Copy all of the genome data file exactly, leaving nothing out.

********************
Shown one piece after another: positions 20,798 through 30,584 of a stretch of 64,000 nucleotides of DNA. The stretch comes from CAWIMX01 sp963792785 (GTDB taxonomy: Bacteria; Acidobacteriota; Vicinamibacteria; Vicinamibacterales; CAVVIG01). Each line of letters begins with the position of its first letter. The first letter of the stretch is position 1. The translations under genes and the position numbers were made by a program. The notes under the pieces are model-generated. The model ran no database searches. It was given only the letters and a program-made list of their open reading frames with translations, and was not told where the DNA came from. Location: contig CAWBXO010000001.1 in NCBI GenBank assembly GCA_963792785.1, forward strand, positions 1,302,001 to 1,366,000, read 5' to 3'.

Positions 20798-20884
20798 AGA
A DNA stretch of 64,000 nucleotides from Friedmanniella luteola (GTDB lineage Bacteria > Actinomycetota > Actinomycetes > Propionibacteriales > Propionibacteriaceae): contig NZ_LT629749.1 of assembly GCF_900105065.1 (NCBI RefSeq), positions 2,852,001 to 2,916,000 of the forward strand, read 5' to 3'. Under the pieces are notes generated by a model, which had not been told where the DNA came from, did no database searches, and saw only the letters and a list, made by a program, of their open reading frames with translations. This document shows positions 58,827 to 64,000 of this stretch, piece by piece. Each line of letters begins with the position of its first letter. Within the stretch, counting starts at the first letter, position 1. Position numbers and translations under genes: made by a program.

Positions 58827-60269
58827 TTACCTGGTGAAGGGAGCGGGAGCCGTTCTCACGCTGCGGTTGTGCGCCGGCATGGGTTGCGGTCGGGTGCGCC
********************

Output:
Shown one piece after another: positions 20,798 through 30,584 of a stretch of 64,000 nucleotides of DNA. The stretch comes from CAWIMX01 sp963792785 (GTDB taxonomy: Bacteria; Acidobacteriota; Vicinamibacteria; Vicinamibacterales; CAVVIG01). Each line of letters begins with the position of its first letter. The first letter of the stretch is position 1. The translations under genes and the position numbers were made by a program. The notes under the pieces are model-generated. The model ran no database searches. It was given only the letters and a program-made list of their open reading frames with translations, and was not told where the DNA came from. Location: contig CAWBXO010000001.1 in NCBI GenBank assembly GCA_963792785.1, forward strand, positions 1,302,001 to 1,366,000, read 5' to 3'.

Positions 20798-20884
20798 AGA
A DNA stretch of 64,000 nucleotides from Friedmanniella luteola (GTDB lineage Bacteria > Actinomycetota > Actinomycetes > Propionibacteriales > Propionibacteriaceae): contig NZ_LT629749.1 of assembly GCF_900105065.1 (NCBI RefSeq), positions 2,852,001 to 2,916,000 of the forward strand, read 5' to 3'. Under the pieces are notes generated by a model, which had not been told where the DNA came from, did no database searches, and saw only the letters and a list, made by a program, of their open reading frames with translations. This document shows positions 58,827 to 64,000 of this stretch, piece by piece. Each line of letters begins with the position of its first letter. Within the stretch, counting starts at the first letter, position 1. Position numbers and translations under genes: made by a program.

Positions 58827-60269
58827 TTACCTGGTGAAGGGAGCGGGAGCCGTTCTCACGCTGCGGTTGTGCGCCGGCATGGGTTGCGGTCGGGTGCGCC